Is Carnoustie sexy? Is Carnoustie what!!!???
In preparing for the 2020 US Open at Winged Foot, Tiger Woods was giving an interview and duly paid the New York course respect. He ranked Winged Foot as one of the three hardest courses in the world. as he prepares for this week’s US Open.
“It’s up there next to Oakmont and Carnoustie as far as sheer difficulty without doing anything to it,” said Woods, a three-time US Open champion.
In sport, and in life, we often find that things can crudely divide into two camps in the pursuit of the same objective. On the one hand we have the elegant technicians, the craftsmen that are all style and panache. On the other side we have the raw and less flashy artisan who through belligerence and determination is able to establish parity. It’s normally the case that the easy-on-the-eye former, are the first to come to our attention, whilst we gain an understanding of the latter over time as our knowledge grows and we come to fully appreciate their more under-stated virtues equally. A free scoring offense that comes up against a brutal defence is one obvious example. They talk of course about ‘boxers’ and ‘fighters’.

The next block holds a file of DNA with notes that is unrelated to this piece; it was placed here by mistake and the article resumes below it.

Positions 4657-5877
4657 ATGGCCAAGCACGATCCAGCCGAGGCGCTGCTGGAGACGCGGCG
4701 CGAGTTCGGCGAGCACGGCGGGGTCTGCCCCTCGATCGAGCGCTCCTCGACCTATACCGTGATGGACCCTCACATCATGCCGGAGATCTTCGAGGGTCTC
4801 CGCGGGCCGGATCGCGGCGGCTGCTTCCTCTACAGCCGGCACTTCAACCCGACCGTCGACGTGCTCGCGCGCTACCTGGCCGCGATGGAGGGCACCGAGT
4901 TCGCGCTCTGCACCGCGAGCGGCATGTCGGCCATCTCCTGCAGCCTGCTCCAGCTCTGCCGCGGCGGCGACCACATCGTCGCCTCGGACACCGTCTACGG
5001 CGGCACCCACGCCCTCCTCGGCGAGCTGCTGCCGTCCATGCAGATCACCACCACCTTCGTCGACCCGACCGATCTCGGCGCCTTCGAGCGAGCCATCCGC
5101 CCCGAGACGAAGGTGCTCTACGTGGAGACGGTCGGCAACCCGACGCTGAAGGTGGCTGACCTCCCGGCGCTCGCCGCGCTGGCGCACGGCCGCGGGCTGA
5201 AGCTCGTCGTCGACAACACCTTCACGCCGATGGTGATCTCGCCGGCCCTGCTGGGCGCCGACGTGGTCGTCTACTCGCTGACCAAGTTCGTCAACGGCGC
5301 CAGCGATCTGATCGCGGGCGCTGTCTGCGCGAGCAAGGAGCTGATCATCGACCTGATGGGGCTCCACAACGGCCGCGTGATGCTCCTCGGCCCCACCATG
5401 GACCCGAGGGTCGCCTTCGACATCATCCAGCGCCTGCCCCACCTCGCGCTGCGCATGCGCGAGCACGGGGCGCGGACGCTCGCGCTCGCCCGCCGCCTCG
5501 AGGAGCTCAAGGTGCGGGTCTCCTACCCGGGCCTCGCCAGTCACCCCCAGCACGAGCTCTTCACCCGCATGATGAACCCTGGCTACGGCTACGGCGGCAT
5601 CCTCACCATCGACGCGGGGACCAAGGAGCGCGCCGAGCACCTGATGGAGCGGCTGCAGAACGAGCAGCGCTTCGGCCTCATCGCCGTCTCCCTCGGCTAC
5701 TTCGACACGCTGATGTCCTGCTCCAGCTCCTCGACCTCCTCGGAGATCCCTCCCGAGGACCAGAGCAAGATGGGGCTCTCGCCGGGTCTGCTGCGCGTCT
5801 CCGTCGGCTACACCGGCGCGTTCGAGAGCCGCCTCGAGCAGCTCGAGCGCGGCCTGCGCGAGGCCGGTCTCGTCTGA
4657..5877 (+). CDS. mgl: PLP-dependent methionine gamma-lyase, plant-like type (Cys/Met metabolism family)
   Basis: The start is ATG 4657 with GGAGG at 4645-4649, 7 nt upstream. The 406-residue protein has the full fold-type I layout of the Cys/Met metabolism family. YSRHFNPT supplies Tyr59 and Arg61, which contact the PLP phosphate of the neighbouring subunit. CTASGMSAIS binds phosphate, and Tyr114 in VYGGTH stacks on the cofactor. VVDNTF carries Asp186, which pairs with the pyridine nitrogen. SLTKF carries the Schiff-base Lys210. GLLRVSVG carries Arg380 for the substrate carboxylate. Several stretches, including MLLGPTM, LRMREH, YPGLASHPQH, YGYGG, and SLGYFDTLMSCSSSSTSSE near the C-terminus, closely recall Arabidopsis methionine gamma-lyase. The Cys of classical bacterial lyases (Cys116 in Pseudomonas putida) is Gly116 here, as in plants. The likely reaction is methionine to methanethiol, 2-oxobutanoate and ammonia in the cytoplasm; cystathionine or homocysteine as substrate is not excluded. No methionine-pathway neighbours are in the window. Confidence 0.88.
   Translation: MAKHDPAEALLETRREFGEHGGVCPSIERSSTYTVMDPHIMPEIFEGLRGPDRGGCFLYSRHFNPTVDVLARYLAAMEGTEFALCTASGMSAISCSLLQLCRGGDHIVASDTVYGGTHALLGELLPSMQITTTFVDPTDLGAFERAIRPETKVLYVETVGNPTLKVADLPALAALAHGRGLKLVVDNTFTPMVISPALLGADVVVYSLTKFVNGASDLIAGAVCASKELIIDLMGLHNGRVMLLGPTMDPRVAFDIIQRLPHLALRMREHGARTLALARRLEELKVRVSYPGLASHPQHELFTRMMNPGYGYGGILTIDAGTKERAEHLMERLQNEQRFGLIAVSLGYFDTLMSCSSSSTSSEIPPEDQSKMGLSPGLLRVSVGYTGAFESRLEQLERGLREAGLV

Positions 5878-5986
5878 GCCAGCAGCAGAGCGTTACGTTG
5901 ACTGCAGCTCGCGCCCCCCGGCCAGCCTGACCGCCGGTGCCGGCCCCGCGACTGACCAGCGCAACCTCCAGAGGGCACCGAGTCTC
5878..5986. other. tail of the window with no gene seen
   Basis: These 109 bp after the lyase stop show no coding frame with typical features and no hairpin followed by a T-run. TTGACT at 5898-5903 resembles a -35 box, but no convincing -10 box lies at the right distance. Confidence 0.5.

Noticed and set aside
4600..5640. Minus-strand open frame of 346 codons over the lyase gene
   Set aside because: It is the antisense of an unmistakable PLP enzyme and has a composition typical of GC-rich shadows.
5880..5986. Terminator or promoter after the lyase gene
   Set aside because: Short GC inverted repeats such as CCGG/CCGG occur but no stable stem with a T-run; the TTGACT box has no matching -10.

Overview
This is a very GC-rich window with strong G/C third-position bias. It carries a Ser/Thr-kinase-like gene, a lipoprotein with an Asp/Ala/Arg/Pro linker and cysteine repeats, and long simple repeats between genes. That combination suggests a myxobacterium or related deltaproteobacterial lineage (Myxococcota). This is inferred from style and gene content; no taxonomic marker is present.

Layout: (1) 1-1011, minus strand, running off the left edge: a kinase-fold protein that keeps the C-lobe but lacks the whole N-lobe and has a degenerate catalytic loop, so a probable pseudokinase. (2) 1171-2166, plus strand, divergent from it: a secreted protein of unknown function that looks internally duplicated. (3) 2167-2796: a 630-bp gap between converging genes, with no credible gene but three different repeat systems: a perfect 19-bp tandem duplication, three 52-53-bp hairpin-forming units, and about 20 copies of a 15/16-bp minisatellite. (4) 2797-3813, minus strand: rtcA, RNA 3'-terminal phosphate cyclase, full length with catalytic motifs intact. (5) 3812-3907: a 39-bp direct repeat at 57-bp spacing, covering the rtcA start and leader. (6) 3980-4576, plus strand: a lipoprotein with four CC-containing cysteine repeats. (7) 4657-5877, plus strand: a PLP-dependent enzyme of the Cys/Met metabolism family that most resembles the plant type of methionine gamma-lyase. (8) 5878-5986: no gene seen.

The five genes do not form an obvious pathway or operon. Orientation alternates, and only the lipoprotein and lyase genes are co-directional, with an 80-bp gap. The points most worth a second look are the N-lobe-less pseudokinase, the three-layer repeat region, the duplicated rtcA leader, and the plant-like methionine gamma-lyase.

This crude distinction needn’t be restricted to sport though. Places are often felt to exhibit the same traits as we subject them to anthropomorphisms. Aristocratic Edinburgh, and gritty Glasgow are probably cases in point. Music and art are equally capable of falling into either camp. All of which leaves us with the question of why isn’t Carnoustie that sexy? In the first case we wondered if the proximity of St Andrews had something to do with it. St Andrews is a fine champagne, whereas Carnoustie might be a vintage port. An altogether darker and more formidable opponent?